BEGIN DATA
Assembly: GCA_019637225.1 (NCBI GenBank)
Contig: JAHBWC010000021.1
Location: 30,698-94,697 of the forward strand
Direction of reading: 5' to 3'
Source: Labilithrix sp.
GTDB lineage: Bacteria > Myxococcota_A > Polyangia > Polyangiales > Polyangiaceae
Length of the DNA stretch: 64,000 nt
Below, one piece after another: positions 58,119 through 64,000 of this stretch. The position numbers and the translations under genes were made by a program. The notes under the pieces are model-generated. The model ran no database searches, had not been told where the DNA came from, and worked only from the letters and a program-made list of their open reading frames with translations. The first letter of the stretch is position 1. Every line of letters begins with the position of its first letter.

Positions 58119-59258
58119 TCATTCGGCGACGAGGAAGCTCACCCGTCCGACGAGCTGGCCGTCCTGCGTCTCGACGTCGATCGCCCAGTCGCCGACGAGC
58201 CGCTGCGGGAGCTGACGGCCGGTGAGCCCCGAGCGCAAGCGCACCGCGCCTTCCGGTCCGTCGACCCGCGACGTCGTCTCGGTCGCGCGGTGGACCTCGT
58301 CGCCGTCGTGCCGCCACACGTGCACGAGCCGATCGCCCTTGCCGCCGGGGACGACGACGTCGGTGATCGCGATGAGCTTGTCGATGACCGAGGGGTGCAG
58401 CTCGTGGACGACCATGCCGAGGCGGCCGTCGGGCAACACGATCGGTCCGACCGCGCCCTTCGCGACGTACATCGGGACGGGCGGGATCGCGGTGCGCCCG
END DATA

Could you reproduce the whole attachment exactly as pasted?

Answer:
Assembly: GCA_019637225.1 (NCBI GenBank)
Contig: JAHBWC010000021.1
Location: 30,698-94,697 of the forward strand
Direction of reading: 5' to 3'
Source: Labilithrix sp.
GTDB lineage: Bacteria > Myxococcota_A > Polyangia > Polyangiales > Polyangiaceae
Length of the DNA stretch: 64,000 nt
Below, one piece after another: positions 58,119 through 64,000 of this stretch. The position numbers and the translations under genes were made by a program. The notes under the pieces are model-generated. The model ran no database searches, had not been told where the DNA came from, and worked only from the letters and a program-made list of their open reading frames with translations. The first letter of the stretch is position 1. Every line of letters begins with the position of its first letter.

Positions 58119-59258
58119 TCATTCGGCGACGAGGAAGCTCACCCGTCCGACGAGCTGGCCGTCCTGCGTCTCGACGTCGATCGCCCAGTCGCCGACGAGC
58201 CGCTGCGGGAGCTGACGGCCGGTGAGCCCCGAGCGCAAGCGCACCGCGCCTTCCGGTCCGTCGACCCGCGACGTCGTCTCGGTCGCGCGGTGGACCTCGT
58301 CGCCGTCGTGCCGCCACACGTGCACGAGCCGATCGCCCTTGCCGCCGGGGACGACGACGTCGGTGATCGCGATGAGCTTGTCGATGACCGAGGGGTGCAG
58401 CTCGTGGACGACCATGCCGAGGCGGCCGTCGGGCAACACGATCGGTCCGACCGCGCCCTTCGCGACGTACATCGGGACGGGCGGGATCGCGGTGCGCCCG